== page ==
Country diary: The starlings fall silent as they size me up

Otley, West Yorkshire: Never mind the murmurations, the way these birds instantly muzzle themselves seems almost telepathic

The unruly chorus of common starlings (Sturnus vulgaris) fills the fields to the east of Otley, sending the sounds of chattering, chirping, tweeting and trilling across a radius of at least half a mile. I immediately feel my spirits perk up at the sound of this jostling collective conversation, a ball of bright white noise in an otherwise muted February landscape.

I get closer and see hundreds of dark silhouettes festooning the bare branches of a tall ash tree. Starlings are sometimes the subject of a certain petty prejudice; perhaps there is something uncomfortably insectoid in the way they teem and swarm, in their collective intelligence. Even their oily, iridescent plumage – which looks black at a distance but up-close shimmers green and purple like a puddle of petrol – has a hint of beetle armour about it.

This group intellect is what enables starlings to produce their famous strobing, morphing murmurations, and while I don’t see this happen today, I do get a hint of the hive mind in action. I walk towards the tree, but clearly get a bit too close, and the entire flock instantly muzzles itself, like the saloon falling silent in a western. A few moments of silence, the swarm sizes me up, and the cacophony gradually starts up again. I’m not very threatening, it seems, but the speed of their massed decision-making seems to border on the telepathic.

Starling numbers plummeted a staggering 87% between 1967 and 2015, and are still in freefall. The rise of industrial agriculture is thought to be one of the possible causes, but the lightly managed fields around here probably still provide the birds with a rich larder of invertebrate food. This is just one example of the biodiversity value of this swathe of open country, and Leeds city council is to be commended for listening to local voices and deciding to rethink its initial plans for a massive, poorly considered housing development in these fields.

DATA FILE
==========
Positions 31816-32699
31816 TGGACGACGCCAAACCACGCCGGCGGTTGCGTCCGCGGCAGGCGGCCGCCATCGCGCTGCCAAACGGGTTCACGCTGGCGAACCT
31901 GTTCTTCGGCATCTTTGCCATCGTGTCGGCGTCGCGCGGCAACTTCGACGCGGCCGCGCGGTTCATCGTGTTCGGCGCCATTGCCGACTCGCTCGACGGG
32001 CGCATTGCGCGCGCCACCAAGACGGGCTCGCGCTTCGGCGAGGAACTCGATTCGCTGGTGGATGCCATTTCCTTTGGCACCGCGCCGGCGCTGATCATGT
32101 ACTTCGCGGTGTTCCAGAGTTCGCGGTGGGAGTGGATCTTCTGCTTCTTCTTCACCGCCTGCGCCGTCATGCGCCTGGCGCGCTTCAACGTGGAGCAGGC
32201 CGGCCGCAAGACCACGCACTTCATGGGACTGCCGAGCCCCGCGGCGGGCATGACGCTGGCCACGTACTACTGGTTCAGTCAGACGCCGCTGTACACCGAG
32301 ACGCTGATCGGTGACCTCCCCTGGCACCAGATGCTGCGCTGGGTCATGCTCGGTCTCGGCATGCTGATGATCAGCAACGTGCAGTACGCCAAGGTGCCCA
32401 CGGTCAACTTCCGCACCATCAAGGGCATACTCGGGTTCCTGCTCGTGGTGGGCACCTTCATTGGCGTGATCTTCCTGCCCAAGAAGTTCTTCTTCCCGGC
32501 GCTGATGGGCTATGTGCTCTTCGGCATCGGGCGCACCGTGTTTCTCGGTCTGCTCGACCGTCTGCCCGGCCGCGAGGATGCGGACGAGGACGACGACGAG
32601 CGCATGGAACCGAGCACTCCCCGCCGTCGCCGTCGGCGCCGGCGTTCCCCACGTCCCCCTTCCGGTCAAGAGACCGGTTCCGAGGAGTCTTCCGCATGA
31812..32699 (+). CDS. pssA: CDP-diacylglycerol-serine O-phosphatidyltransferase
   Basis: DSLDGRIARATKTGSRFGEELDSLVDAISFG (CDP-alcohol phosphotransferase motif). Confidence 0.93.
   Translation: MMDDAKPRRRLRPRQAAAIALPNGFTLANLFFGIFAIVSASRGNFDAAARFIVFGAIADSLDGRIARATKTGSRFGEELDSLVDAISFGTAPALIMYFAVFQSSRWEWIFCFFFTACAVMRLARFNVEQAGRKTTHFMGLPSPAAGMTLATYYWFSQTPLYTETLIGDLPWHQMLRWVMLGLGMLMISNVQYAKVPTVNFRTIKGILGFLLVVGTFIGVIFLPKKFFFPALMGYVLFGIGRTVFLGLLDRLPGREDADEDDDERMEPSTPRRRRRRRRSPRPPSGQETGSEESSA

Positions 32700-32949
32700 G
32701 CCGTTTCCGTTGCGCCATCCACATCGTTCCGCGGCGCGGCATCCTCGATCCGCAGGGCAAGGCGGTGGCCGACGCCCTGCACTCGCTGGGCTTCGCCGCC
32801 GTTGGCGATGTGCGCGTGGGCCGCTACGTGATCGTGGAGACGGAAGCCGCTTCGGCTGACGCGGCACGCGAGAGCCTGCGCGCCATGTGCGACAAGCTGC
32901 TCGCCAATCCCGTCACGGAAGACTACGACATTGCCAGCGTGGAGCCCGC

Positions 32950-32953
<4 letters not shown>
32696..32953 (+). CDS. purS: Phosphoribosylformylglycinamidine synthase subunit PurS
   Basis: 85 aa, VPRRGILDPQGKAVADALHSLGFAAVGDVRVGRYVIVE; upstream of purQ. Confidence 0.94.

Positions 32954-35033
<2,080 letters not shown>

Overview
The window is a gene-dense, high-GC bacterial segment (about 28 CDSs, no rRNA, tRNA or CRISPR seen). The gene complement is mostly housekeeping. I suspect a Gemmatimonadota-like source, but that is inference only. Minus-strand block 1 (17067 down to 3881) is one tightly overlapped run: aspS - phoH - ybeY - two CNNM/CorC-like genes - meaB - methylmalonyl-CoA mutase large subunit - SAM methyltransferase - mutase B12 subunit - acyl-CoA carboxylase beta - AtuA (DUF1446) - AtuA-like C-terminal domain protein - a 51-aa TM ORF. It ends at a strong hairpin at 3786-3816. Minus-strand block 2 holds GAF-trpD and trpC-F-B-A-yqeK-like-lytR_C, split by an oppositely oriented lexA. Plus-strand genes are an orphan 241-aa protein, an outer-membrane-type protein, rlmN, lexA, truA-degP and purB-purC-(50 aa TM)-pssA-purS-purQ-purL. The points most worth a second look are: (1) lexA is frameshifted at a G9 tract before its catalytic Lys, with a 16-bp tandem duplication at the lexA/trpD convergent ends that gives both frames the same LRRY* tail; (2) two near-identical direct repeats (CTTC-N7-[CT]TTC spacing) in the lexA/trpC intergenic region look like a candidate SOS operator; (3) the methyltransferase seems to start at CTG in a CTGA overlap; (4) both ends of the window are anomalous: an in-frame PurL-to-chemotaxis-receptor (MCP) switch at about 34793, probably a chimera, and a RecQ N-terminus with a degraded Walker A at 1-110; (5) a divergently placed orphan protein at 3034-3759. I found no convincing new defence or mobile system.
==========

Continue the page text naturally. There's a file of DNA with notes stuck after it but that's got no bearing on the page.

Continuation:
This is good news, at least for now. Any new plans must accommodate all the animal occupants of this landscape, not just the human ones.

• Country Diary is on Twitter at @gdncountrydiary


Carey Davies

The GuardianTramp

Related Content

Article image
Country diary: Swimming with the starlings
Hayling Island, Hampshire: Their communal bath is such a frenzy of activity that it feels as though I’m watching them on fast forward

Claire Stares

22, Nov, 2022 @5:30 AM

Article image
Country diary: starlings hold a modest gathering | Country diary
Langstone, Hampshire: Pre-roost murmurations have been known to number as many as 100,000 birds, but many roosts are significantly smaller than they used to be

Claire Stares

06, Nov, 2020 @5:30 AM

Article image
Country diary: lost in wonder in the underwater jungle
Baston Fen, Lincolnshire: The verdant bioabundance of the Counter Drain overwhelms my plant identification abilities

Matt Shardlow

25, Sep, 2018 @4:30 AM

Article image
Country diary: clear skies give quite the view
St Dominic, Tamar Valley: Just four miles away, steep shadowy woods of Morwell and Maddacleave mark the Devon bank of the Tamar

Virginia Spiers

21, May, 2020 @4:30 AM

Article image
Country diary: the loneliest house in Wales?
Cefn Garw, Migneint, Snowdonia: Decades ago old Mr Roberts, who shepherded on horseback, departed his remote tyddyn, leaving the moor to fox, raven, pipit-hunting merlin

Jim Perrin

09, Jun, 2018 @4:30 AM

Article image
Country diary: a delayed harvest after the frost
Sandy, Bedfordshire: The gulls had changed their behaviour, as if they had got wise to the futility of foraging

Derek Niemann

11, Nov, 2019 @5:30 AM

Article image
Country diary: a swift blast of beetle mania
Raveningham, Norfolk: Soon my yellow shirt is smothered in tiny black dots, and across the field there must be millions of pollen beetles

Mark Cocker

03, Jul, 2018 @4:30 AM

Article image
Country diary: the psychology of seeing off those thieving pigeons
Great Casterton, Rutland: Those bangs are meant to sound like guns – because birds know what guns do

Simon Ingram

18, Jan, 2020 @5:30 AM

Article image
Country diary: a waterlogged world reverting to the wild
St Dominic, Tamar Valley: A fresh approach to this water-prone area has brought plant and animal life flooding back to the land

Virginia Spiers

19, Nov, 2020 @5:30 AM

Article image
Country diary: wood pigeons gorge in huddles among the stubble
Sandy, Bedfordshire: There are rich pickings to be had as the harvested cereal fields simmer under a weakening sun

Derek Niemann

13, Sep, 2018 @4:30 AM